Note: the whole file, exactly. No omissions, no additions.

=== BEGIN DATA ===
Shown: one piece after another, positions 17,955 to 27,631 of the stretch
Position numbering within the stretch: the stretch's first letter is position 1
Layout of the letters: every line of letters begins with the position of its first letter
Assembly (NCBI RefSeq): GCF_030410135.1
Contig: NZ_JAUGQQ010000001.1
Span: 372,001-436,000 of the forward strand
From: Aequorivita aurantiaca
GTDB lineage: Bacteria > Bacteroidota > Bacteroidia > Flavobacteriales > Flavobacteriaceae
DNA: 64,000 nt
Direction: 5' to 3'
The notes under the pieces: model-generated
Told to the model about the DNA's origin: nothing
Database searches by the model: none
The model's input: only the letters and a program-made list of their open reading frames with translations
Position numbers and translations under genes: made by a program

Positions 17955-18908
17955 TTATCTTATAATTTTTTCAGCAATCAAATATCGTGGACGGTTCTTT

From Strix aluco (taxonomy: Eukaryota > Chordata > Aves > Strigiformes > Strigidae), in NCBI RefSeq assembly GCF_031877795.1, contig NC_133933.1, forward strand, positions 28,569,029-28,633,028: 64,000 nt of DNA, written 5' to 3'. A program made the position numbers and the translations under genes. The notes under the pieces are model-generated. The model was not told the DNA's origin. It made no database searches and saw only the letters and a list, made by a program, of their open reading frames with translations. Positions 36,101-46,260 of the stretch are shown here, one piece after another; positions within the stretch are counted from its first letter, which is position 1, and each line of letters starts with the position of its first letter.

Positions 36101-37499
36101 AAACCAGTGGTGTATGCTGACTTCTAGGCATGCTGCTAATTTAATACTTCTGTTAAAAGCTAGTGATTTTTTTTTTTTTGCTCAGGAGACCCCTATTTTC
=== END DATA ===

Shown: one piece after another, positions 17,955 to 27,631 of the stretch
Position numbering within the stretch: the stretch's first letter is position 1
Layout of the letters: every line of letters begins with the position of its first letter
Assembly (NCBI RefSeq): GCF_030410135.1
Contig: NZ_JAUGQQ010000001.1
Span: 372,001-436,000 of the forward strand
From: Aequorivita aurantiaca
GTDB lineage: Bacteria > Bacteroidota > Bacteroidia > Flavobacteriales > Flavobacteriaceae
DNA: 64,000 nt
Direction: 5' to 3'
The notes under the pieces: model-generated
Told to the model about the DNA's origin: nothing
Database searches by the model: none
The model's input: only the letters and a program-made list of their open reading frames with translations
Position numbers and translations under genes: made by a program

Positions 17955-18908
17955 TTATCTTATAATTTTTTCAGCAATCAAATATCGTGGACGGTTCTTT

From Strix aluco (taxonomy: Eukaryota > Chordata > Aves > Strigiformes > Strigidae), in NCBI RefSeq assembly GCF_031877795.1, contig NC_133933.1, forward strand, positions 28,569,029-28,633,028: 64,000 nt of DNA, written 5' to 3'. A program made the position numbers and the translations under genes. The notes under the pieces are model-generated. The model was not told the DNA's origin. It made no database searches and saw only the letters and a list, made by a program, of their open reading frames with translations. Positions 36,101-46,260 of the stretch are shown here, one piece after another; positions within the stretch are counted from its first letter, which is position 1, and each line of letters starts with the position of its first letter.

Positions 36101-37499
36101 AAACCAGTGGTGTATGCTGACTTCTAGGCATGCTGCTAATTTAATACTTCTGTTAAAAGCTAGTGATTTTTTTTTTTTTGCTCAGGAGACCCCTATTTTC